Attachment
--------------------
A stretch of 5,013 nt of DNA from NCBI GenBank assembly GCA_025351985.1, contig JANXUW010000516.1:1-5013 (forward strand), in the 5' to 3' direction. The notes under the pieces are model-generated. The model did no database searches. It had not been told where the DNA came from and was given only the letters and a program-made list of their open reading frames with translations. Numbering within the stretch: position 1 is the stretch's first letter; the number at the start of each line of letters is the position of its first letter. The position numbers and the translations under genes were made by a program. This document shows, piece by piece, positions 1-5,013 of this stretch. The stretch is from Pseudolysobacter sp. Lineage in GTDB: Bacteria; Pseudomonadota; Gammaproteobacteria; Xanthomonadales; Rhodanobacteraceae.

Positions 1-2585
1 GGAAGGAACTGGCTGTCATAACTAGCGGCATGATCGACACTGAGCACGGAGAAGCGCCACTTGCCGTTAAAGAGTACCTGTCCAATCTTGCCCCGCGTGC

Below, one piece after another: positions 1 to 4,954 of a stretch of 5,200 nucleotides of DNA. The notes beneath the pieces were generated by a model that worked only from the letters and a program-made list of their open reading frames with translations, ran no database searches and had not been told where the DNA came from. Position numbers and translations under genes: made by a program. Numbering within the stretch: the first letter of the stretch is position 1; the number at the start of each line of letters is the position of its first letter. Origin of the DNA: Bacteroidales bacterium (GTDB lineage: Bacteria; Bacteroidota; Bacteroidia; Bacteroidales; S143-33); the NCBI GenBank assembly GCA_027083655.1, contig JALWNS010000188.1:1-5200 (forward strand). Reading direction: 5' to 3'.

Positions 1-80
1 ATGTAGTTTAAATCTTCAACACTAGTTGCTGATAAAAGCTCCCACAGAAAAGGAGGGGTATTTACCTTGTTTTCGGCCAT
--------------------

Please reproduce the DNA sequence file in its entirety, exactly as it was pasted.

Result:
A stretch of 5,013 nt of DNA from NCBI GenBank assembly GCA_025351985.1, contig JANXUW010000516.1:1-5013 (forward strand), in the 5' to 3' direction. The notes under the pieces are model-generated. The model did no database searches. It had not been told where the DNA came from and was given only the letters and a program-made list of their open reading frames with translations. Numbering within the stretch: position 1 is the stretch's first letter; the number at the start of each line of letters is the position of its first letter. The position numbers and the translations under genes were made by a program. This document shows, piece by piece, positions 1-5,013 of this stretch. The stretch is from Pseudolysobacter sp. Lineage in GTDB: Bacteria; Pseudomonadota; Gammaproteobacteria; Xanthomonadales; Rhodanobacteraceae.

Positions 1-2585
1 GGAAGGAACTGGCTGTCATAACTAGCGGCATGATCGACACTGAGCACGGAGAAGCGCCACTTGCCGTTAAAGAGTACCTGTCCAATCTTGCCCCGCGTGC

Below, one piece after another: positions 1 to 4,954 of a stretch of 5,200 nucleotides of DNA. The notes beneath the pieces were generated by a model that worked only from the letters and a program-made list of their open reading frames with translations, ran no database searches and had not been told where the DNA came from. Position numbers and translations under genes: made by a program. Numbering within the stretch: the first letter of the stretch is position 1; the number at the start of each line of letters is the position of its first letter. Origin of the DNA: Bacteroidales bacterium (GTDB lineage: Bacteria; Bacteroidota; Bacteroidia; Bacteroidales; S143-33); the NCBI GenBank assembly GCA_027083655.1, contig JALWNS010000188.1:1-5200 (forward strand). Reading direction: 5' to 3'.

Positions 1-80
1 ATGTAGTTTAAATCTTCAACACTAGTTGCTGATAAAAGCTCCCACAGAAAAGGAGGGGTATTTACCTTGTTTTCGGCCAT